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Mental Health First Aid Can Help Us All

The COVID-19 pandemic brought more than lockdowns, isolation, and severe illness – it also caused depression, anxiety, and other mental challenges in people of all ages. A study published in the National Library of Medicine found 46% of adults age 65 and older felt their mental health was negatively affected by pandemic-related worries.

Even as we navigate the “new normal,” the mental health repercussions of the pandemic persist. People need support – and learning about mental wellbeing is the first step.

Mental Health First Aid (MHFA) is a course administered by the National Council for Mental Wellbeing. It teaches you how to identify, understand, and respond to signs and symptoms of mental health and substance use challenges. You can learn how to reach out and provide help and support to someone who may be experiencing these challenges. MHFA centers around the MHFA Action Plan, a 5-step approach to deliver safe and effective support to those in need. It factors in each person’s unique identity, experiences, and challenges.

The National Council has created MHFA courses to serve various demographic groups, including adults and youth. Courses include:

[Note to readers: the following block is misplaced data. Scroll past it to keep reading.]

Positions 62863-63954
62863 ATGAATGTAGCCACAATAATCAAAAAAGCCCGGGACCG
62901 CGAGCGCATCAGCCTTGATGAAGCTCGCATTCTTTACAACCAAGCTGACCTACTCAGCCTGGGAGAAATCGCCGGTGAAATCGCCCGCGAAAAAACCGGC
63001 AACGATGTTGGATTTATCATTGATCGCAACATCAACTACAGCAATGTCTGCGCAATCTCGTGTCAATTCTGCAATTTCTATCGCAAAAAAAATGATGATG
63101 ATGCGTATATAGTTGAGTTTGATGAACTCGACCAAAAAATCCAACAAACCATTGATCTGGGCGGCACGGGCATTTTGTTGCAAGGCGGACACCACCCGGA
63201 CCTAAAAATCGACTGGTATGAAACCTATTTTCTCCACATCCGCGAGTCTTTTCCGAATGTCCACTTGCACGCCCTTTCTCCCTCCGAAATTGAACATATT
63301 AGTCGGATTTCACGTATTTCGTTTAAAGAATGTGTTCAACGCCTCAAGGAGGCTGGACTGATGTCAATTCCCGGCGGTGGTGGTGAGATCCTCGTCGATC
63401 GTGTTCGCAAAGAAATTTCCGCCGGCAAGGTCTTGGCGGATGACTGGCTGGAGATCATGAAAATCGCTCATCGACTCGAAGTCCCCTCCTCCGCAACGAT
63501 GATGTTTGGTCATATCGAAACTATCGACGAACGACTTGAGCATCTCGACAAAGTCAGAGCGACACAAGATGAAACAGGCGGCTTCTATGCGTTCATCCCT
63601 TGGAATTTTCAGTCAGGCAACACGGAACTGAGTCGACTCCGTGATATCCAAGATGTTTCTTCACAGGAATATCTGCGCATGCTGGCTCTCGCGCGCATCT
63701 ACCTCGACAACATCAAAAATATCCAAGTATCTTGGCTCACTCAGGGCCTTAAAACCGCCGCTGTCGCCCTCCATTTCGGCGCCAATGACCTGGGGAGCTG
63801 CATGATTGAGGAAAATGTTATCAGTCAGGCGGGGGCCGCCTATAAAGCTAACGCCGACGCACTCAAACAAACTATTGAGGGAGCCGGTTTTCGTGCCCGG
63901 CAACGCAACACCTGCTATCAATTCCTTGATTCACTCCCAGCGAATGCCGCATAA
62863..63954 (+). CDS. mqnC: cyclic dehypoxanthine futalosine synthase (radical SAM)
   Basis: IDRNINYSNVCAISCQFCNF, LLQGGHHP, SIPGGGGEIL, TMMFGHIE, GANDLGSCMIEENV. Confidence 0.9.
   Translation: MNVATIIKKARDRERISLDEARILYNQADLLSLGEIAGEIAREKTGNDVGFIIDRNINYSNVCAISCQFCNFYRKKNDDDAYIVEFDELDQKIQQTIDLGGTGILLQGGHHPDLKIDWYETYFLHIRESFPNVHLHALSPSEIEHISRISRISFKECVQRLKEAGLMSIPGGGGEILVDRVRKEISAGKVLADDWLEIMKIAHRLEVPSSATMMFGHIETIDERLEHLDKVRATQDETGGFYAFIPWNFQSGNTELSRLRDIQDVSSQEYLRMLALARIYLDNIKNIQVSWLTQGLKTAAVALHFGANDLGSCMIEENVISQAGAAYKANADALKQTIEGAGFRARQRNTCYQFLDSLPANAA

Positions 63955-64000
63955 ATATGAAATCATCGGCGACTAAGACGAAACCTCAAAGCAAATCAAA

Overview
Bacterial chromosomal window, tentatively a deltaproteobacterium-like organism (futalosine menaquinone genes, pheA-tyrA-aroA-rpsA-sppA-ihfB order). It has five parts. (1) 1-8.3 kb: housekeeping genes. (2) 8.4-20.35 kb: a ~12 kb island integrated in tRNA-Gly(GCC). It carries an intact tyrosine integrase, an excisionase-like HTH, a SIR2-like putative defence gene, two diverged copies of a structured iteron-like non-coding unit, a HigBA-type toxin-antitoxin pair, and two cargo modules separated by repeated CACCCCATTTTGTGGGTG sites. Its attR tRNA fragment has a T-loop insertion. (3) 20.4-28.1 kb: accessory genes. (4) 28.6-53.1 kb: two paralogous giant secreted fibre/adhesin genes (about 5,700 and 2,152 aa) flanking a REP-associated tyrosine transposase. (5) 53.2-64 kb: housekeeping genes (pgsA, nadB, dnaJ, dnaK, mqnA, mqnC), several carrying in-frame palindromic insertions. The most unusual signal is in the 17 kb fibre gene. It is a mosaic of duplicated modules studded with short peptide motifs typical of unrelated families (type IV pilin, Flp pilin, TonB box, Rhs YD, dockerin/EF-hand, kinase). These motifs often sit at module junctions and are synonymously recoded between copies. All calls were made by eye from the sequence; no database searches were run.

• Adult MHFA, which teaches adults how to recognize signs of mental health or substance use challenges in other adults ages 18 and older. It also shows how to offer and provide help and how to guide a person toward appropriate care if necessary. Topics include anxiety, depression, and substance use challenges. Community-specific courses are tailored to the unique needs of groups such as Spanish-speaking communities, older adults, higher education, fire and Emergency Medical Services (EMS) professionals, the military, and rural communities.
  • Youth MHFA, which teaches parents, family members, caregivers, teachers, and other caring citizens how to help an adolescent (age 12 to 18) who may be experiencing a mental health or substance use challenge.
  • Teen MHFA, which teaches teens ages 15 to 18 how to identify, understand, and respond to signs of mental health and substance use challenges in their friends and peers. Teens can learn how to have supportive conversations with their friends and how to get help from a responsible and trusted adult.
  • MHFA at Work, which focuses on the work environment and teaches learners how to notice and support an individual who may be experiencing a mental health or substance use challenge in a work environment. It also shows how to connect them with appropriate employee and community resources.

You can help us destigmatize mental health issues and prioritize mental health. Find a MHFA course near you and be the difference your community needs.

Social Security has helped Americans navigate tough times through its benefits and programs. If your mental health challenges are so severe that you’re unable to work, you may qualify for disability benefits. To learn more, please review Social Security’s Disability Benefits page.

Please share this information with friends and family who need it – and post it on social media.